The dingo spread rapidly across Australia, probably with human assistance, and is thought to have occupied the entire continent within a short time. The full extent of the ecological change brought about by the introduction of the dingo remains unknown, but the dingo has been suspected to be the cause of a series of extinctions, notably of marsupial carnivores, including the Australia's mainland population of the Thylacine, though this particular extinction is in doubt. It is thought that the co-operative pack behaviour of dingoes gave them an important competitive advantage over the more solitary marsupial carnivores, particularly during Australia's frequent droughts (when game becomes scarce).
Dingos do not make for very good pets as they are difficult to domesticate.
Relationship with humans
Aboriginal people across the continent adopted the dingo as a companion animal, using it to assist with hunting and for warmth on cold nights. (The terms "two-dog night" and "three-dog night" are believed to come from Aboriginal idiom, describing the overnight temperature.)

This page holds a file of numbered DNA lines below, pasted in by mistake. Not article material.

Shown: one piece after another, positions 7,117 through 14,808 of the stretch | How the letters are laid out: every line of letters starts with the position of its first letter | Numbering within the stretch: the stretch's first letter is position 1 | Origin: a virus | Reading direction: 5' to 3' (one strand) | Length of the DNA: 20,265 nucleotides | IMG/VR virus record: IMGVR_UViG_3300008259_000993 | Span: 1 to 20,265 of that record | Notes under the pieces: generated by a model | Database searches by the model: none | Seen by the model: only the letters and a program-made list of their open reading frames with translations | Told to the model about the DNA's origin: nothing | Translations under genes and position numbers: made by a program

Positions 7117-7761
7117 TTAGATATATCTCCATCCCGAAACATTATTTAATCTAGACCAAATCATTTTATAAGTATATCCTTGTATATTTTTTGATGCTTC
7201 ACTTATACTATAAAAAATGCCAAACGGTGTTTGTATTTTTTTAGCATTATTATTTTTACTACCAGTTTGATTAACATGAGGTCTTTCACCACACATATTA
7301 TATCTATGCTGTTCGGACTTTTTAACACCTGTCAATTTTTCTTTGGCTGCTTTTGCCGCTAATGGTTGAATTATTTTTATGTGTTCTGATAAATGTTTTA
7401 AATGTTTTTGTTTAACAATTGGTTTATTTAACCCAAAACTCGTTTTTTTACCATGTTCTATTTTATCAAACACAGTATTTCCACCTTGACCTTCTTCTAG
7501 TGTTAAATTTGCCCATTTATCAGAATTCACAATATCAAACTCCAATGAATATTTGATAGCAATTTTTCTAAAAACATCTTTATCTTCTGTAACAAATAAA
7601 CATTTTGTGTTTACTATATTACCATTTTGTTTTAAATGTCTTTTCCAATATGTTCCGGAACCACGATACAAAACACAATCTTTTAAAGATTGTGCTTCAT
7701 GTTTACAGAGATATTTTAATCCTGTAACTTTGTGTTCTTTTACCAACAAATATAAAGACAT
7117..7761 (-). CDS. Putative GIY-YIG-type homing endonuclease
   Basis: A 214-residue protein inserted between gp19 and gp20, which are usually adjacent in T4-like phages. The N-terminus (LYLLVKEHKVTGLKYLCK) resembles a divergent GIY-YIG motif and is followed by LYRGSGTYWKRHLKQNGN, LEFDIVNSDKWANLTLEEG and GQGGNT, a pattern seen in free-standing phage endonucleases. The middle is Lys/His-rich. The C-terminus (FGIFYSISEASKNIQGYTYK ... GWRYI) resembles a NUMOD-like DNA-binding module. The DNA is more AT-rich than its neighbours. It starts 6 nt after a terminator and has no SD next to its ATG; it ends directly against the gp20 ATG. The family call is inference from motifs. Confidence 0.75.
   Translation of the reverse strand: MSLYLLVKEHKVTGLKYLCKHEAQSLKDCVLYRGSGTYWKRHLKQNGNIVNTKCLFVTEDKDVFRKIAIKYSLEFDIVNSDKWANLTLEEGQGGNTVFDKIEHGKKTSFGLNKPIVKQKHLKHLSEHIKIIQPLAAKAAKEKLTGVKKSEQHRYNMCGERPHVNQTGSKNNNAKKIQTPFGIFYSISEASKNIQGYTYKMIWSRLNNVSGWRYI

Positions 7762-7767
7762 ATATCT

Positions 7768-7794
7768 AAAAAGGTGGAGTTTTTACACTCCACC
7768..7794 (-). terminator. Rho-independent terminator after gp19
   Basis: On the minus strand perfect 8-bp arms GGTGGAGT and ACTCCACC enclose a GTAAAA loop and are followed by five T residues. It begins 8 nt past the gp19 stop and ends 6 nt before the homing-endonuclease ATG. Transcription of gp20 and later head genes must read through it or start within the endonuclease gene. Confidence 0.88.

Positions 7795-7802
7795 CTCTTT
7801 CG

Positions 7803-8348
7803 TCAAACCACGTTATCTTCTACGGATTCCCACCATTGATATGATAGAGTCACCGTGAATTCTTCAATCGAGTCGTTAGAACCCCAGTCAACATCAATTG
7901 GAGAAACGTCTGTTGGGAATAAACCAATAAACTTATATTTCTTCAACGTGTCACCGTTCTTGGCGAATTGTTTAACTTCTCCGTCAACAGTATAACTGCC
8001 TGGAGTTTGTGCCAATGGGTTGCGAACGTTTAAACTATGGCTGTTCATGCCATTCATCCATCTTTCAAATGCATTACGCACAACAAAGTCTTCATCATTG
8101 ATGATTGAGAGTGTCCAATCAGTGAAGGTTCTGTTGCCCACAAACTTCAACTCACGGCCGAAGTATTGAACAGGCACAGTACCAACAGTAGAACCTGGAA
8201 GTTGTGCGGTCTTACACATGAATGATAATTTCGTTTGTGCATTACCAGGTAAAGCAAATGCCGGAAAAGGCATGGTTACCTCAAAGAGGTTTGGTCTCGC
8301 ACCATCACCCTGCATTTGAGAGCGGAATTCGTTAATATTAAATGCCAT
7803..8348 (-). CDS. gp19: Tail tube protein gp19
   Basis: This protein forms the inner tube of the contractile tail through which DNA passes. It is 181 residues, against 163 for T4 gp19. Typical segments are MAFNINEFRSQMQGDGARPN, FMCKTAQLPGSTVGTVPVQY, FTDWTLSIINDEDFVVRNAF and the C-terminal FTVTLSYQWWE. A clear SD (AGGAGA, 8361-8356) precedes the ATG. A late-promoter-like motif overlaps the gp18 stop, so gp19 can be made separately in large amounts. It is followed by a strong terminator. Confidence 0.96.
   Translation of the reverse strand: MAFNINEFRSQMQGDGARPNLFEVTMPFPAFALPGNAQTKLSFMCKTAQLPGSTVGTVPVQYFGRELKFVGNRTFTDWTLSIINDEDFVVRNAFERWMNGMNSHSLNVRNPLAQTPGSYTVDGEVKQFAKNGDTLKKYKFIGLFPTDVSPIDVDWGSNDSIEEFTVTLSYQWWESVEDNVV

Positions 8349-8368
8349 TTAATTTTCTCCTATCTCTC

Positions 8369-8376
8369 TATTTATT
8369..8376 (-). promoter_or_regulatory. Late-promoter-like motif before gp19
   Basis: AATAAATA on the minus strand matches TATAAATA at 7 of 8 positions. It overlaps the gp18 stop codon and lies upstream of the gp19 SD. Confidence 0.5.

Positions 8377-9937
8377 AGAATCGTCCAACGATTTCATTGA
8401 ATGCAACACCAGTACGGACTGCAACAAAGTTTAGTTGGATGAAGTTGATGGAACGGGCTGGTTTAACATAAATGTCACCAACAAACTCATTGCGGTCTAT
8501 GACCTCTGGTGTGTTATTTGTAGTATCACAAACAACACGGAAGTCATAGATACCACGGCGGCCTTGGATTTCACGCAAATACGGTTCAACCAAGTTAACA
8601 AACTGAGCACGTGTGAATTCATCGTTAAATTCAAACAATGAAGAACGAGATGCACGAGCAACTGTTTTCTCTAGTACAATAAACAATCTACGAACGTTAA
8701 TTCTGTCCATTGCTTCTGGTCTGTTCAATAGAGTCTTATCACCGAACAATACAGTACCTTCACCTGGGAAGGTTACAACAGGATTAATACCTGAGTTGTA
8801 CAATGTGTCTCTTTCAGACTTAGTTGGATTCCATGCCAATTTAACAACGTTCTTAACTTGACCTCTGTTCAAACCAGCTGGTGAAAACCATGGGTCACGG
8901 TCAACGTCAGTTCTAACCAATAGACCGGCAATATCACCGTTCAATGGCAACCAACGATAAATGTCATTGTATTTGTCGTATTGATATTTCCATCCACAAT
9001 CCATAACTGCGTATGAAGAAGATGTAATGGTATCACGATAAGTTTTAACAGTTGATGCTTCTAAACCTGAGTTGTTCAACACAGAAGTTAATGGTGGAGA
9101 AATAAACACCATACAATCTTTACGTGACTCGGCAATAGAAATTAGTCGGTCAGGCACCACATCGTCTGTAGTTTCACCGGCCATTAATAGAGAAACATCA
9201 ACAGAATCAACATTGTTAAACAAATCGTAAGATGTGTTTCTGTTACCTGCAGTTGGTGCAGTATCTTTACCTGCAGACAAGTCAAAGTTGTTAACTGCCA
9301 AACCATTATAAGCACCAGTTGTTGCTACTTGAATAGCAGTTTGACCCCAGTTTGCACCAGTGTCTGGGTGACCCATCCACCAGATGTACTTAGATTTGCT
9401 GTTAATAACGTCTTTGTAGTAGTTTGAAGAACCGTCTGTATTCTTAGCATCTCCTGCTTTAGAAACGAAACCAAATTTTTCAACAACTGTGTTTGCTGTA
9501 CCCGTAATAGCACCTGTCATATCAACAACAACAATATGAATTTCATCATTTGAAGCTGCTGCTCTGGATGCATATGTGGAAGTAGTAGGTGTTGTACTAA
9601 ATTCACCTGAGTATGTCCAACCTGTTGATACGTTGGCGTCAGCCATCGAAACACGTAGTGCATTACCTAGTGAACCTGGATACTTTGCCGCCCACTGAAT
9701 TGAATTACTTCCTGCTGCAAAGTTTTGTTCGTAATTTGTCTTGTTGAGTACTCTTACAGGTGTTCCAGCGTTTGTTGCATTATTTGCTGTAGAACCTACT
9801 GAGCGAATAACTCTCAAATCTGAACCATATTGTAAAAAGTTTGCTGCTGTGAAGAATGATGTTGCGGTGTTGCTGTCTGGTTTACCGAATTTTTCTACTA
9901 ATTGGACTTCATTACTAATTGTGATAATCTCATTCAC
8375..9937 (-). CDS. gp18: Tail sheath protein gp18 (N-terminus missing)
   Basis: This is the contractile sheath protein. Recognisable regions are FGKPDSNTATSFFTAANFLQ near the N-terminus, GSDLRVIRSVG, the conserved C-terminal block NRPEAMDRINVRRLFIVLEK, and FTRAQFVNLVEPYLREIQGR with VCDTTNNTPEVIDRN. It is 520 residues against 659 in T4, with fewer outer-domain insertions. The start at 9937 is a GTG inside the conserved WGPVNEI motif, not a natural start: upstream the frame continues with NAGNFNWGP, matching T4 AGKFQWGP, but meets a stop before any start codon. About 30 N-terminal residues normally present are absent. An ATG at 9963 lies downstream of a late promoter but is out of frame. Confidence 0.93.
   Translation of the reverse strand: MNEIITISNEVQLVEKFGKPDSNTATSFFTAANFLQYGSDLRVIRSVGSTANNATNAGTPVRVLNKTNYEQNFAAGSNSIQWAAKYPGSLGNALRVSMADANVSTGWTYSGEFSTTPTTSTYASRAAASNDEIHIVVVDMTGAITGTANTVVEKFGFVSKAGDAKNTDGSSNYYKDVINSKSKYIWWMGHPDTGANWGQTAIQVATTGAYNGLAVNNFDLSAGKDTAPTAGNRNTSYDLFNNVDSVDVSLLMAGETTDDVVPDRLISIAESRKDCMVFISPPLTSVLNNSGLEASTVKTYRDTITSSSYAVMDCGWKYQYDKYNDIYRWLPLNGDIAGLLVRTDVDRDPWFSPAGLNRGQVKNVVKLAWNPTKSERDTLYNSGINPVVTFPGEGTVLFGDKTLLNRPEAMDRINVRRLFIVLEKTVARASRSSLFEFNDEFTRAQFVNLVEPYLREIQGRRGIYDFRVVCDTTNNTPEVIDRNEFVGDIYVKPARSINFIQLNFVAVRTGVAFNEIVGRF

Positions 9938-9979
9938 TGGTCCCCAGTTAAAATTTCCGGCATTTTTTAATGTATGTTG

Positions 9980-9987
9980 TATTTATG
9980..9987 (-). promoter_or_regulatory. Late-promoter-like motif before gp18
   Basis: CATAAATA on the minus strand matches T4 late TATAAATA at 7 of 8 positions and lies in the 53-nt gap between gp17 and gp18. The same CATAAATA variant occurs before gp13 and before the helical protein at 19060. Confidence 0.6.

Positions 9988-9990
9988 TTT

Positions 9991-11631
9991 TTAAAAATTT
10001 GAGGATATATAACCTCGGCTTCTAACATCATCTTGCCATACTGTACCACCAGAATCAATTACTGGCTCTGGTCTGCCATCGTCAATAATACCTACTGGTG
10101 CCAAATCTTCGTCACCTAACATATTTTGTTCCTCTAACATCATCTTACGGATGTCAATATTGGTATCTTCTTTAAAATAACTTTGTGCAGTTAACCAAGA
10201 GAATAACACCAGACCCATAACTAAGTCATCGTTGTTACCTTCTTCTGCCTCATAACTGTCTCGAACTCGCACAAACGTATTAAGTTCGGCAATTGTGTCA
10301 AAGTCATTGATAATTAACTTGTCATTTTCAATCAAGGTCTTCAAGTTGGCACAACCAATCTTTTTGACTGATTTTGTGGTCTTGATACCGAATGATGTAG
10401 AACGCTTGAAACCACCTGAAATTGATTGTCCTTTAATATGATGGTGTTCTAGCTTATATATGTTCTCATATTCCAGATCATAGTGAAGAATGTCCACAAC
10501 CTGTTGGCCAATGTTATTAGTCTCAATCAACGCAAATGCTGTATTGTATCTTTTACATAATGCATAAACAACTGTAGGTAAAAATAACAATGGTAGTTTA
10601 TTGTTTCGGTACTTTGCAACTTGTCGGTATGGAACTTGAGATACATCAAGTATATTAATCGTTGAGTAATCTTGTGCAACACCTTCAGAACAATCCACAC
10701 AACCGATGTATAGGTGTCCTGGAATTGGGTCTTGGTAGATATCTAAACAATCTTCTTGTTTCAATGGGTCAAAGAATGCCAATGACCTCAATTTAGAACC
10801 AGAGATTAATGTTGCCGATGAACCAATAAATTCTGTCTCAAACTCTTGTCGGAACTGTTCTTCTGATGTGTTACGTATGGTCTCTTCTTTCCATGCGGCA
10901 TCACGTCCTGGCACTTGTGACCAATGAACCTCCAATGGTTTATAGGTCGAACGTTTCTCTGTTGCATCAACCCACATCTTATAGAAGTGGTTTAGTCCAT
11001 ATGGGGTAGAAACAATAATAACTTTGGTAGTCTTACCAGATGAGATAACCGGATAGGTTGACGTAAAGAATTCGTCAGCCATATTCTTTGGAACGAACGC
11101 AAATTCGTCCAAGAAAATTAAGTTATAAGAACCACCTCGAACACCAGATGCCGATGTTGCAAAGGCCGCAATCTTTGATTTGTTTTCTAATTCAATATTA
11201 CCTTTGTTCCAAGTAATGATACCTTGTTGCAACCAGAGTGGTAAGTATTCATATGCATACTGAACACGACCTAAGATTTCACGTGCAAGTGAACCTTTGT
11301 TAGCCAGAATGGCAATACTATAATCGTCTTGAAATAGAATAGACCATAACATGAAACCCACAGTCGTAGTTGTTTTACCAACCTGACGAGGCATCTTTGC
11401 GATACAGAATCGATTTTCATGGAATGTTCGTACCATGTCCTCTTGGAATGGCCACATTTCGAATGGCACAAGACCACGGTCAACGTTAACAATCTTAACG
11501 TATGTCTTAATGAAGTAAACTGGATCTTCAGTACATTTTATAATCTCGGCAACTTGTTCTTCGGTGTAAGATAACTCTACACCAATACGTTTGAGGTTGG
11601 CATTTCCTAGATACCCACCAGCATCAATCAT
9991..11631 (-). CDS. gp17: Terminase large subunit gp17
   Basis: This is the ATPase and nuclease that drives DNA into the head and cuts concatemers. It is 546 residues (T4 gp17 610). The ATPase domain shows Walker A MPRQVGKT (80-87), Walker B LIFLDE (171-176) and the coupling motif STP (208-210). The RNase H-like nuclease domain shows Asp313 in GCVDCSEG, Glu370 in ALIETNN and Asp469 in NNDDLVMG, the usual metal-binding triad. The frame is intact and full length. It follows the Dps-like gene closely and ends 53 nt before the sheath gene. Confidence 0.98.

In the dialect of the people around Sydney Harbour the word for wild dog was Warrigal. Tingo meant tame dog.
When European settlers first arrived in Australia, dingoes were tolerated, even welcomed at times. That changed rapidly when sheep became an important part of the white economy. Dingoes were trapped, shot on sight, and poisoned???often regardless of whether they were truly wild or belonged to Aboriginal people. In the 1880s, construction of the great Dingo Fence began. The Dingo Fence was designed to keep dingoes out of the relatively fertile south-east part of the continent (where they had largely been exterminated) and protect the sheep flocks of southern Queensland. It would eventually stretch 8500 kilometres; from near Toowoomba through thousands of miles of arid country to the Great Australian Bight and would be (at that time) the longest man-made structure in the world. It was only partly successful: dingoes can still be found in parts of the southern states to this day, and although the fence helped reduce losses of sheep to predators, this was counterbalanced by increased pasture competition from rabbits and kangaroos.